The Football Foundation’s Alice Sherritt reflects on a busy few months as the nation’s largest sports charity continues to improve schools’ grassroots football facilities, with help from some of football’s famous faces.
Those facilities have been made possible thanks to money from the Premier League & The FA Facilities Fund, which is delivered by the Football Foundation, and funded by the Premier League, The FA and the government, via Sport England. By funnelling money from the very top of the sport downwards, the Football Foundation is improving the country’s inventory of sports facilities, including those found in schools. This means that facilities delivered by the Football Foundation are specifically helping students to fulfil their physical and academic potential.
The Foundation ensures that grants are awarded to the areas that need them most, which makes for high participation levels all‑year round. Increases of seven per cent in football, and eight per cent in multi‑sport participation, over the last year at Football Foundation‑funded facilities are testament to this.
These big increases have come about because the Foundation works alongside county FAs and schools to produce five-year Football Development Plans (FDPs), which are a vision for how football will be delivered at a site with emphasis on increasing participation.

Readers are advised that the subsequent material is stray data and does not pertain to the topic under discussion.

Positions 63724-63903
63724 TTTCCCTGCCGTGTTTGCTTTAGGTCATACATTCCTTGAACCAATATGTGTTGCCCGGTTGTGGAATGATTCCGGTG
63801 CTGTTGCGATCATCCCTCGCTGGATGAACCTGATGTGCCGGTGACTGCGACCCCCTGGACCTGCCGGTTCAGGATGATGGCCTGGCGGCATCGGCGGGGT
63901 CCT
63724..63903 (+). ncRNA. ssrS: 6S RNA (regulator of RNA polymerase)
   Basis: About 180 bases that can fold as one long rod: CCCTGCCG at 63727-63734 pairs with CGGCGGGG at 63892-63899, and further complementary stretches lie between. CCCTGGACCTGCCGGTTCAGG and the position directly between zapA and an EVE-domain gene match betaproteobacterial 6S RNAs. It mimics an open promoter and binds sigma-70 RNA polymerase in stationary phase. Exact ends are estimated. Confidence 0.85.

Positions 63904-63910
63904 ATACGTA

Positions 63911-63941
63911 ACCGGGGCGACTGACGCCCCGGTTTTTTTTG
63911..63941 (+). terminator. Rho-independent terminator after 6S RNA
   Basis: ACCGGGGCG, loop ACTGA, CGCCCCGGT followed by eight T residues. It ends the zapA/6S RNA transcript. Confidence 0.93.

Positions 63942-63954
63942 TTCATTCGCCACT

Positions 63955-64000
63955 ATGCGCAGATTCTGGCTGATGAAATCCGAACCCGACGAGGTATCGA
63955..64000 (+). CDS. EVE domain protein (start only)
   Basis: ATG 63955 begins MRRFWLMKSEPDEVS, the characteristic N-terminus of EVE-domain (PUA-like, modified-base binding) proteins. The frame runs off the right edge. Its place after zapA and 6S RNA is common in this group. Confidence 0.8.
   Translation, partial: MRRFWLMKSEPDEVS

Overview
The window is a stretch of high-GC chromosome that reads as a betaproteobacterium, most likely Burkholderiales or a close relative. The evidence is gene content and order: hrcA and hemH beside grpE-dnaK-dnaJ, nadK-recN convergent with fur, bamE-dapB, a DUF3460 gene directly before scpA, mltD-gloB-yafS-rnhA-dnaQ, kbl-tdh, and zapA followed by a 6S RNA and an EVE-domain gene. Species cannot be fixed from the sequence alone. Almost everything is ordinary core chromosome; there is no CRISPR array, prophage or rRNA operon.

London school’s new 3G pitch
Football Foundation Ambassador and former England defender, Chris Powell, recently stopped by Northolt High School, in Ealing, to open their new third-generation (3G) artificial grass pitch (AGP). A £288,034 grant from the Premier League & The FA Facilities Fund enabled the school to refurbish their old 3G carpet, which had become so worn that it was hindering the pupil’s PE lessons.
Now the new state-of-the-art surface will play host to a range of different football sessions for the students, as well as rugby lessons. Lambeth-born Powell was able to see the pitch in action, with a PE lesson taking place at the opening.
He said: “It was really inspiring to see the pitch full of young people enjoying their football, the pitch will have a significant impact on local grassroots sport for years to come.”
The school’s Football Development Plan, drawn up in conjunction with the Middlesex FA predicts that the Premier League Kicks programme – a football-focused community outreach scheme aimed at difficult to reach young people – will see a rise in the numbers of children taking part. In fact Brentford FC’s Community Sports Trust will deliver weekly Premier League Kicks sessions and also run a futsal programme at the refurbished facility.
Bishop Auckland’s new 3G pitch